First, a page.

SEATTLE — According to an estimate by the U.N. Refugee Agency (UNHCR), there are more than 65.3 million refugees who have fled from the combined effects of trafficking, slavery, violence and other human rights violations. Among the many assistance programs helping these populations is the provision of water, sanitation,and hygiene (WASH). WASH services for refugees are becoming a primary focus for governments, international organizations and coalitions and nonprofits.
Weaknesses in the WASH sector is one of the primary causes of the spread of waterborne diseases and malnutrition among refugees. Despite having good knowledge about sanitation issues, many refugees often find it difficult to implement good sahabits due to their circumstances. They are often forced to live in shanties, refugee camps and other forms of informal housing in other countries, where there are inadequate WASH services for refugees.
According to UNHCR, ameliorating the state of WASH services for refugees will have essential benefits in addressing protection, nutrition, education, food security, livelihoods and associated environmental considerations. UNHCR is one of the leading providers of WASH services to millions of refugees around the world.
The Norwegian Refugee Council (NRC) reached more than 1.3 million people with WASH services in 2015. With a stronghold in nearly 16 countries across the world, NRC WASH projects involve software activities and the implementation of advanced water supply and sanitation technologies. Similarly, Relief International assists capacity-building among refugee camps in Iraq, South Sudan, Jordan, Sudan and Lebanon. Inhabitants of camps like Azraq, Zaatari and Darashkran often receive training and education in hygiene awareness.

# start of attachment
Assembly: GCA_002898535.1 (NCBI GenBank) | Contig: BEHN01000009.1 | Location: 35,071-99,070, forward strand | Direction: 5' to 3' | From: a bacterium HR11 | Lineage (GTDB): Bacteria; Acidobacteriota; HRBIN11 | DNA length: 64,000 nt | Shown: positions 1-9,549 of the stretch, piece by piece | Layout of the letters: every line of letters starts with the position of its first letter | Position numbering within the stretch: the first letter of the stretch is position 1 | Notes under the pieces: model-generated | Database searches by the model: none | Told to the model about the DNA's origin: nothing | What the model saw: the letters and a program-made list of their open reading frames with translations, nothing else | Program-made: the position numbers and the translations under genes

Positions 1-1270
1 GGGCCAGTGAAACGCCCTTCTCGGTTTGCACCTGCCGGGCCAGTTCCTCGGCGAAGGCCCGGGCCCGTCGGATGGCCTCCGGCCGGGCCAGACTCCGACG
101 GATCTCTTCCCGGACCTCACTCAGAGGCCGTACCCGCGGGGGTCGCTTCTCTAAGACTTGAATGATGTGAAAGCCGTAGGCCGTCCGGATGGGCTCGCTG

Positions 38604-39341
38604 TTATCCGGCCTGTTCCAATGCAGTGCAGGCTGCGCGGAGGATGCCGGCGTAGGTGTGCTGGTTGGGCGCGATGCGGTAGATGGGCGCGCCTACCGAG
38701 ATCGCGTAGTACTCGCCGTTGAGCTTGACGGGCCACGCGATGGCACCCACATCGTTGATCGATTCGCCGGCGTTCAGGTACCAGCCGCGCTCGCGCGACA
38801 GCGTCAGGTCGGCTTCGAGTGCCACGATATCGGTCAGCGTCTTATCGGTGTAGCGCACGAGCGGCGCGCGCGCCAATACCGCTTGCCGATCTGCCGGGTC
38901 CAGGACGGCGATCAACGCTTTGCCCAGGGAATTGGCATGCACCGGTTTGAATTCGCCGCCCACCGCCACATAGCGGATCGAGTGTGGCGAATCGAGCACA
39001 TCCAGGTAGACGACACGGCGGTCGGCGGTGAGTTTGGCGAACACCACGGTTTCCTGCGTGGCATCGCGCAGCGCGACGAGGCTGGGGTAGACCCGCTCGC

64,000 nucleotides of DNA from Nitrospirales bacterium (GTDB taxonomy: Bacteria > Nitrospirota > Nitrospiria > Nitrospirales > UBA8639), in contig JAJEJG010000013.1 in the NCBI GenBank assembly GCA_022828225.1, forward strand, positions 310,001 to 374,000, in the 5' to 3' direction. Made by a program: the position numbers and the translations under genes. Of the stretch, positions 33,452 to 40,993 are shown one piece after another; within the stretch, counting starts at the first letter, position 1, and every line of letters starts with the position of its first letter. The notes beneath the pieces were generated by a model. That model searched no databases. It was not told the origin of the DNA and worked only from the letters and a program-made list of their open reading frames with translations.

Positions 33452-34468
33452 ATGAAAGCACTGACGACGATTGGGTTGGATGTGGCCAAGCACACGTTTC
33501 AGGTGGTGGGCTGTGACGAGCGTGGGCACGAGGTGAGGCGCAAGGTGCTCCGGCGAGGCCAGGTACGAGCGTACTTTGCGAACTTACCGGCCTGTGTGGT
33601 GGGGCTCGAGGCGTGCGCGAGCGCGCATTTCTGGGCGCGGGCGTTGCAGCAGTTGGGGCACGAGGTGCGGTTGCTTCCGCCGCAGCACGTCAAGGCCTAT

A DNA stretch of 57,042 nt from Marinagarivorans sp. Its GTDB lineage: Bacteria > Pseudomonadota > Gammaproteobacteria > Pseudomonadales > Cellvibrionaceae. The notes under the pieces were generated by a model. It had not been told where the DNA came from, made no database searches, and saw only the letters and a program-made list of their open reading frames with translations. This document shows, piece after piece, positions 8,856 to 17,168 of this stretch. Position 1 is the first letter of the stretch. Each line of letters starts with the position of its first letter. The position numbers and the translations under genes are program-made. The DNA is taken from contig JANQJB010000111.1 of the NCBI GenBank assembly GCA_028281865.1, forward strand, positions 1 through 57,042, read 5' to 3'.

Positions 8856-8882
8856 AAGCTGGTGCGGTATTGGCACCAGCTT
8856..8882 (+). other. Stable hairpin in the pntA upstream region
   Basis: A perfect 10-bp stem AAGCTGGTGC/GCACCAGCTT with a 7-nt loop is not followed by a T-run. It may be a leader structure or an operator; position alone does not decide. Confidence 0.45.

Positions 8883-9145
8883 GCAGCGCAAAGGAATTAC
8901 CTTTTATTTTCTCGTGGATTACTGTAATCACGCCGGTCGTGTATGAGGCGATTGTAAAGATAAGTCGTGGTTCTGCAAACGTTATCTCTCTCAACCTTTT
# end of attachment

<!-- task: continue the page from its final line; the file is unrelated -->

As most nonprofit organizations and aid agencies are often under insurmountable pressure, it becomes easier when local charities and refugee-led committees receive ample amounts of training to help individuals. In this way, a larger number of beneficiaries can be easily reached. Relief International follows similar practices in its work at various refugee camps.
In a recent move, despite the rather tough stance of Calais authorities and his own government towards the influx of refugees, French president Emmanuel Macron decided to increase development aid to the Calais camps. France will be involved in the provision of water, showers and toilets for refugees living near Calais.
Recently, it was reported that trench foot, an endemic medical condition that can be traced back to the World War I era, is in fact linked with having constant exposure to unsanitary, wet or damp ground. Young women and children have developed the illness as conditions at refugee camps are abysmal. Aggravated forms of the condition can persist for several months and may even result in gangrene or in worst cases, amputation.
In addition to this, refugees are also developing skin conditions from the poor hygiene situation. They often have to bathe with polluted water from the canals and nearby water bodies. Fortunately, organizations like Help Refugees and Medecins du Monde are addressing such problems and health issues in Calais.
Additionally, the Kiva fund, a micro-lending platform, is earmarking more than $9 million for refugees and host countries like Turkey, Lebanon, and Jordan. This will help improve the quality of WASH services for refugees. The Kiva World Refugee Fund will crowdsource investments from other key stakeholders.
Providing WASH services for refugees will help them become more economically and socially empowered and also boost self-sufficiency and independence. It is not just vital for WASH interventions to reach refugee camps; but it is also equally important to monitor, assess, and regulate the provision of these essential services.
– Shivani Ekkanath